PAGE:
Fighting the COVID-19 Infodemic
WHO’s ad-hoc consultation on managing the COVID-19 infodemic
Whilst we continue working towards slowing the spread of COVID-19, a global epidemic of misinformation continues to spread rapidly through social media platforms and other outlets posing a serious problem for public health. “We’re not just fighting an epidemic; we’re fighting an infodemic”, said WHO Director-General Tedros Adhanom Ghebreyesus at the Munich Security Conference on Feb 15. And although a lot has been done to counter the disinformation, more is needed. In line with this, IAPO has been participating in the WHO Information Network for Epidemics (EPI-WIN). This is a newly formed forum with the aim of using a series of amplifiers to share timely, accurate and relevant information to all.
The WHO became extremely alarmed by the runaway misinformation and outright malicious posting that were undermining Member States and their efforts to control the COVID-19 pandemic.
As WHO Director General said at the WHA 73 that the pandemic has brought out the best – and worst – of humanity, fortitude and fear; solidarity and suspicion; rapport and recrimination. But most importantly, that science has been hailed and scorned. This contagion exposes the fault lines, inequalities, injustices and contradictions of our modern world.
COVID-19 pandemic and response has been accompanied by a massive ‘infodemic’ - an over-abundance of information – some accurate and some not – that makes it hard for people to find trustworthy sources and reliable guidance when they need it.
Due to the high demand for timely and trustworthy information about COVID-19, the World Health Organization (WHO) was prompted to establish the Information Network for Epidemics (EPI-WIN) that unites technical and social media teams working closely to disseminate and amplify the evidence-based information about COVID-19, and to track and respond to misinformation, myths and rumours.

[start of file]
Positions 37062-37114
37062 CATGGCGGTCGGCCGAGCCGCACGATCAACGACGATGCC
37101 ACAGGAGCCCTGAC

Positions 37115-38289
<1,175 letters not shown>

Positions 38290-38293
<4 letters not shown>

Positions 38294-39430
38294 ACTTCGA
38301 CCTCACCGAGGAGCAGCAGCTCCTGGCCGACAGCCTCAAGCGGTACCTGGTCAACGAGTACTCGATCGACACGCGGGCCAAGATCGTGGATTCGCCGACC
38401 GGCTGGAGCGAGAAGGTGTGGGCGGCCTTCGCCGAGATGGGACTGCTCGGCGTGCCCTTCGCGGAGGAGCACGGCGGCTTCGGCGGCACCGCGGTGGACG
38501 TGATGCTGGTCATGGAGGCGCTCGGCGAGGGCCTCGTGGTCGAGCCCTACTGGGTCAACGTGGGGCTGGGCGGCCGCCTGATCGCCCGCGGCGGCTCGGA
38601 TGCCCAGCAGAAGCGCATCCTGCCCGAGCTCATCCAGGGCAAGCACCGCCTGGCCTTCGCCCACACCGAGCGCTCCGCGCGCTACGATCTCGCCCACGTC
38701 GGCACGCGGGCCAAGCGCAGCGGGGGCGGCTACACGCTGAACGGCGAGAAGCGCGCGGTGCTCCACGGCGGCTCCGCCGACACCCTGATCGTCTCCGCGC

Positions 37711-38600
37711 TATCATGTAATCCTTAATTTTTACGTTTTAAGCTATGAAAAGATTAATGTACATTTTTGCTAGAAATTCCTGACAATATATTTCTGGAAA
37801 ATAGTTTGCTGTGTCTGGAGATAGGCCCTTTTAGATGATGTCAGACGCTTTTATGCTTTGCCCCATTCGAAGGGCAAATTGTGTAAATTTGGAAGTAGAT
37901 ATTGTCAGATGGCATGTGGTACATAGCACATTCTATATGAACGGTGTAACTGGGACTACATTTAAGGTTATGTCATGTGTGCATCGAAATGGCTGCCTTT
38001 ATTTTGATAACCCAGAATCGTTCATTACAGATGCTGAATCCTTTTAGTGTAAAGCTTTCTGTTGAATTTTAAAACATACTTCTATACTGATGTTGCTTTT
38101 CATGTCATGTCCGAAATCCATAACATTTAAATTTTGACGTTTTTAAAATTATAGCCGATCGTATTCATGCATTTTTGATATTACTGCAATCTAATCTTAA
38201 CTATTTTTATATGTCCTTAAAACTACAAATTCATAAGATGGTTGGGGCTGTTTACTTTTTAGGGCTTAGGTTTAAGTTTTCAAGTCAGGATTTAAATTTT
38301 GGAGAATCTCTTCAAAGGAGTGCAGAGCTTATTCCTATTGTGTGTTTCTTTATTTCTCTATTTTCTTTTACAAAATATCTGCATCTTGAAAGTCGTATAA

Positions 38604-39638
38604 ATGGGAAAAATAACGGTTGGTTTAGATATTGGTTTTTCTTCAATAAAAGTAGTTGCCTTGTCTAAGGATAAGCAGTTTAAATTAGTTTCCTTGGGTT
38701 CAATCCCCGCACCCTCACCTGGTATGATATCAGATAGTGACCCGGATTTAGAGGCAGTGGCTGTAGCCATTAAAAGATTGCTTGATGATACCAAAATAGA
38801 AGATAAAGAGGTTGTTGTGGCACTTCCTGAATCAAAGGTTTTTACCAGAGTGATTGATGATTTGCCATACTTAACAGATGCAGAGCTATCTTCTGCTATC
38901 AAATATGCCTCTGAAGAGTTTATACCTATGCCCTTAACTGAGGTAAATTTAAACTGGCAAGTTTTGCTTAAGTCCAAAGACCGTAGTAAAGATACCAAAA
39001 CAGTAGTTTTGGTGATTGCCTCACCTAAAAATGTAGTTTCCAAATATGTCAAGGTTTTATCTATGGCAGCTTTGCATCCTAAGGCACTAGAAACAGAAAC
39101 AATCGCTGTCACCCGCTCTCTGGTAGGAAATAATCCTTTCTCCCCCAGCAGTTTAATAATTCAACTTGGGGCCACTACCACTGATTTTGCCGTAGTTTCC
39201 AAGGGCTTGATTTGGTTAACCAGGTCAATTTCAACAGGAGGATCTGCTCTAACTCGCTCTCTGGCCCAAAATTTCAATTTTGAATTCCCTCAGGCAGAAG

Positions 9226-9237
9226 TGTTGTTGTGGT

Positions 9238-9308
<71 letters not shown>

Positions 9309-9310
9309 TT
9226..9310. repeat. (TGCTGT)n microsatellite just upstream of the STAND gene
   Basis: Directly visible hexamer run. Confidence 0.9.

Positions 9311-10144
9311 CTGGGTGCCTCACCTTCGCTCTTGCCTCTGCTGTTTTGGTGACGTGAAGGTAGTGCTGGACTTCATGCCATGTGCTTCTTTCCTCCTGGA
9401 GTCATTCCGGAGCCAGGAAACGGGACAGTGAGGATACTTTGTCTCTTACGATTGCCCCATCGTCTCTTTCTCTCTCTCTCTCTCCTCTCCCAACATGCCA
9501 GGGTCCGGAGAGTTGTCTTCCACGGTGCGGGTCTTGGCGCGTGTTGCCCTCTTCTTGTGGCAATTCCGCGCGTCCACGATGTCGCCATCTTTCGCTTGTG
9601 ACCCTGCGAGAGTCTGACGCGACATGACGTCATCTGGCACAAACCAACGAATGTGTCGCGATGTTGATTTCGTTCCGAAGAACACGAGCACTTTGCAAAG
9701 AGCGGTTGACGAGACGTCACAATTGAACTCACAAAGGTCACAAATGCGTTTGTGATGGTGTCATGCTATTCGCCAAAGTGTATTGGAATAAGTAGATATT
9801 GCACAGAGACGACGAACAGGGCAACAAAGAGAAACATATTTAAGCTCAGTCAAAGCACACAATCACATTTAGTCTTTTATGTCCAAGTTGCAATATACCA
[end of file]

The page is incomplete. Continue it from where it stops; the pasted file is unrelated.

The aim of this first technical consultation is to develop an infodemic response framework to guide targeted interventions to promote dissemination of reliable information about COVID-19, and reduce misinformation, rumours and myths about COVID-19.
The discussion raised awareness of the volume of information on the Internet; and explored perceptions of segments of society and health care workers with regard to the use of qualified sources for health decision-making; but also made recommendations that facilitate strengthening health worker capacities and institutional competencies related to digital literacy. The consultation brought a multidisciplinary team of scientists, public health decision-makers, medical journalists, technology and social media platforms, and civil society to address interventions and solutions.
We invite you to check out the EPI-WIN page as it aims to de-bunk myths that emerge on social media and other sources and leverage existing networks within sectors to disseminate information.